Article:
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Nintendo’s soon-to-be released 3DS device is causing a stir in the gaming industry. But there’s a caveat hidden in all the buzz.
On Monday, well-known gaming industry analyst Michael Pachter released a research note proclaiming the forthcoming Nintendo 3DS would “revolutionize the gaming industry.” His belief was based on the new device’s 3D experience, which he says will not only spur sales of gaming hardware (he predicts Nintendo (s ntdoy) will quickly sell 10 million units), but also raise prices of software.
As I discuss in a post at GigaOM Pro today, Pachter may be right about the company being able to sell 10 million units fairly quickly, but he’s wrong about the overall prognosis for the 3DS.
The problem isn’t so much that the 3DS won’t be a unique gaming experience, it’s that the device, and with it, the gaming experience, is built around an antiquated business model popularized over 20 years ago by Nintendo and the Gameboy. With the Gameboy, Nintendo created a model centered around the release of a new generation of hardware every five years or so and by the sales of expensive software titles over the life of the device.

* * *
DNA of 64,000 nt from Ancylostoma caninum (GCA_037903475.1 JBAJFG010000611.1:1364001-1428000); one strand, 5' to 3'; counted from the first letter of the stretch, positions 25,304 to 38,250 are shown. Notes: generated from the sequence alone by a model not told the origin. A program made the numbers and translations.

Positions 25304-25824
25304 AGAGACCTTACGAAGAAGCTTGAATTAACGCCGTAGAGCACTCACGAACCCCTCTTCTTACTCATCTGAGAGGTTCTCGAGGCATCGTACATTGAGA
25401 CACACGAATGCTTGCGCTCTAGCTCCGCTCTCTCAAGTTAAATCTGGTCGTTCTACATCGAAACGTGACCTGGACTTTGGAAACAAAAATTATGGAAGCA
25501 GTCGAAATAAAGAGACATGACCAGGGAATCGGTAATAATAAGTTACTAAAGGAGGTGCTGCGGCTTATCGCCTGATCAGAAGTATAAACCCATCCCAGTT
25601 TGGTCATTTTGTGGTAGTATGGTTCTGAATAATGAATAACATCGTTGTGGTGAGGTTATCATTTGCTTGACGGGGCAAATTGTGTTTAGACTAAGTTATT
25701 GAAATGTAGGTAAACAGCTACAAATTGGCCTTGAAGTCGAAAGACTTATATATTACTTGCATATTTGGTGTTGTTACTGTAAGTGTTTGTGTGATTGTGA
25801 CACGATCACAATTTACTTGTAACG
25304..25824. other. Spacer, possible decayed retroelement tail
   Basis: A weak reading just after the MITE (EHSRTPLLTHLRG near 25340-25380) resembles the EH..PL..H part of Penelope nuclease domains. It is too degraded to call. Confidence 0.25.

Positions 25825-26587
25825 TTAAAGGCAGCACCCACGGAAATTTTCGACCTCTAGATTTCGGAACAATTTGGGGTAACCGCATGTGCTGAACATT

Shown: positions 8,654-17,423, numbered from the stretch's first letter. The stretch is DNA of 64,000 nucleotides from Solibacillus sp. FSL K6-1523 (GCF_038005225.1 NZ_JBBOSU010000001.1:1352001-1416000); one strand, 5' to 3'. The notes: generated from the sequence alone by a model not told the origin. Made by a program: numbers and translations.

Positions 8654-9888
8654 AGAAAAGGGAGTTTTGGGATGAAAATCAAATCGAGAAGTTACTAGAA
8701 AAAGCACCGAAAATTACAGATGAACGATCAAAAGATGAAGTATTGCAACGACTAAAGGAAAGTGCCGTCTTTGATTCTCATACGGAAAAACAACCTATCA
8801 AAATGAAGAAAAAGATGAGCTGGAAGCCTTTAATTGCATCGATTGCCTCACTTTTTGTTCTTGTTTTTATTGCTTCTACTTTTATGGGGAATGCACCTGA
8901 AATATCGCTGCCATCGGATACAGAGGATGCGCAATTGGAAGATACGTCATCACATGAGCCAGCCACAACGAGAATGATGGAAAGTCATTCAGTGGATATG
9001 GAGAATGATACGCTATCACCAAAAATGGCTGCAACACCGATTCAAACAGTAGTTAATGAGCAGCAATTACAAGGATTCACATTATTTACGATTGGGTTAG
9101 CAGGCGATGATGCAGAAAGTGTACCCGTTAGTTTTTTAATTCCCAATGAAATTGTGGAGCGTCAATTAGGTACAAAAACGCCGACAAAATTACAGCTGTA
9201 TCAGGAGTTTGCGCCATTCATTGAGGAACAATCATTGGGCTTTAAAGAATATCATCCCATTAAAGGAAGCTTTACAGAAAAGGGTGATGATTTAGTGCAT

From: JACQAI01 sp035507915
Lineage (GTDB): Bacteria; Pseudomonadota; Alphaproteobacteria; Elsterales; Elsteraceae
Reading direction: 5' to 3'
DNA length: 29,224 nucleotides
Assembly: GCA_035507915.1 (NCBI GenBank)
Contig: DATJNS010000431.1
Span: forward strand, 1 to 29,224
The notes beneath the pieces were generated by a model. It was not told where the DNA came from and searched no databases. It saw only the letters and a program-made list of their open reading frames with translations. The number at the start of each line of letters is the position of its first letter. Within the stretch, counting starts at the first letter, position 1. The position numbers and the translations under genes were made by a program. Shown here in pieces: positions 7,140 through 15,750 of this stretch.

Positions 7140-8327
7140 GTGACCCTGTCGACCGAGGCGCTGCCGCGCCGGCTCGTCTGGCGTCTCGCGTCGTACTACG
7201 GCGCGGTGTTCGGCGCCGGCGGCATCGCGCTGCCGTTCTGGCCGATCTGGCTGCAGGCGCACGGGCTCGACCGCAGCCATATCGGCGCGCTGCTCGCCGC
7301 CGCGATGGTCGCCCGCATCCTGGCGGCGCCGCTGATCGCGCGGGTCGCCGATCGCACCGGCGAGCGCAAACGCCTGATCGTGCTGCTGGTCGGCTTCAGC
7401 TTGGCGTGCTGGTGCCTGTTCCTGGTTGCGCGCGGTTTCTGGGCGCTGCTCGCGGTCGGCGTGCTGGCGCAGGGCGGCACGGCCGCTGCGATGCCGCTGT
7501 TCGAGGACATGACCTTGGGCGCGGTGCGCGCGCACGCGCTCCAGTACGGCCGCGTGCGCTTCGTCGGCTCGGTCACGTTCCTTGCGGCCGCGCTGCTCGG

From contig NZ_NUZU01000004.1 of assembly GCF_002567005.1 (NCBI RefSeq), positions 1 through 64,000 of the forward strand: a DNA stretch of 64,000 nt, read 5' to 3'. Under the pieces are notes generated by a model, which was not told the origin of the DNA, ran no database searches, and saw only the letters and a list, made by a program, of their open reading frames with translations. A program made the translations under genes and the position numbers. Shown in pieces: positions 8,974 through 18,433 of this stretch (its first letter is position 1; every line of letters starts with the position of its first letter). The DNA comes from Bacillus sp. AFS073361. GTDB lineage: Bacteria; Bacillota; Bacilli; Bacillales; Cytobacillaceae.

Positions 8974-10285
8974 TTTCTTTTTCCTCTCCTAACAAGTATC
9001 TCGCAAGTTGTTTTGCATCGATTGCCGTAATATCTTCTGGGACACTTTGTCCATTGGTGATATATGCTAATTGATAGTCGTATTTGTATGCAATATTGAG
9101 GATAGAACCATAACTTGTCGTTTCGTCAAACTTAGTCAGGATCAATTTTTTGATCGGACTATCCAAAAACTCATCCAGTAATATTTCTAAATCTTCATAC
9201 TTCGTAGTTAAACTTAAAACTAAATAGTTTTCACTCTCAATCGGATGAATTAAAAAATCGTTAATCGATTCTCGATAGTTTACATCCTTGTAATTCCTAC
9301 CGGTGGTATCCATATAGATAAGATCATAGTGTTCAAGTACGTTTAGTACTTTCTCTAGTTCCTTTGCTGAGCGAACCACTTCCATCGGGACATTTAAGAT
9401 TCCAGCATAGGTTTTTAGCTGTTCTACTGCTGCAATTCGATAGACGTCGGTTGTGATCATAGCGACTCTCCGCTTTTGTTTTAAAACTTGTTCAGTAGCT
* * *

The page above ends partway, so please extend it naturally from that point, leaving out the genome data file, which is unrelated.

But in an apps-driven world where the iPhone and iPod touch rule (and Android (s goog) is making huge forward strides), this model poses a couple of different problems.
The first is the hardware life cycle and associated pricing of 3DS. Nintendo has already seen the impact of the iPod Touch, and at a likely price of $250, the 3DS may not be worth the money when compared with Apple’s (s aapl) offerings. (While the iPod touch currently tops out at $399 from an entry point of $199, it offers consumers more bang for their buck.) And as for five-year hardware cycles, that’s a lifetime for consumers who have grown accustomed to a new iPhone every year.
However, the bigger problem for Nintendo and the 3DS is the software model. Nintendo has grown rich on a model premised on tight control of select software titles through approved partners. These partners traditionally release expensive titles through brick and mortar and online stores.
That model worked in the past, but not in today’s market. The app-store model has unleashed a wave of innovative new games (36 thousand at last count) from hungry developers looking to free themselves from the long, expensive and highly restricted development cycles associated with traditional console gaming. In comparison, Nintendo’s process is the mobile game software equivalent of the Soviet Union: too much control, artificially inflated prices, too little choice.
Nintendo may have re-invented handheld gaming with the DS, but the visual trickery on the 3DS won’t be enough to create a sustained multi-year sales cycle. The device is doomed, and Apple killed it.
Read the full post here.
Image Source: flickr user Colony of Gamers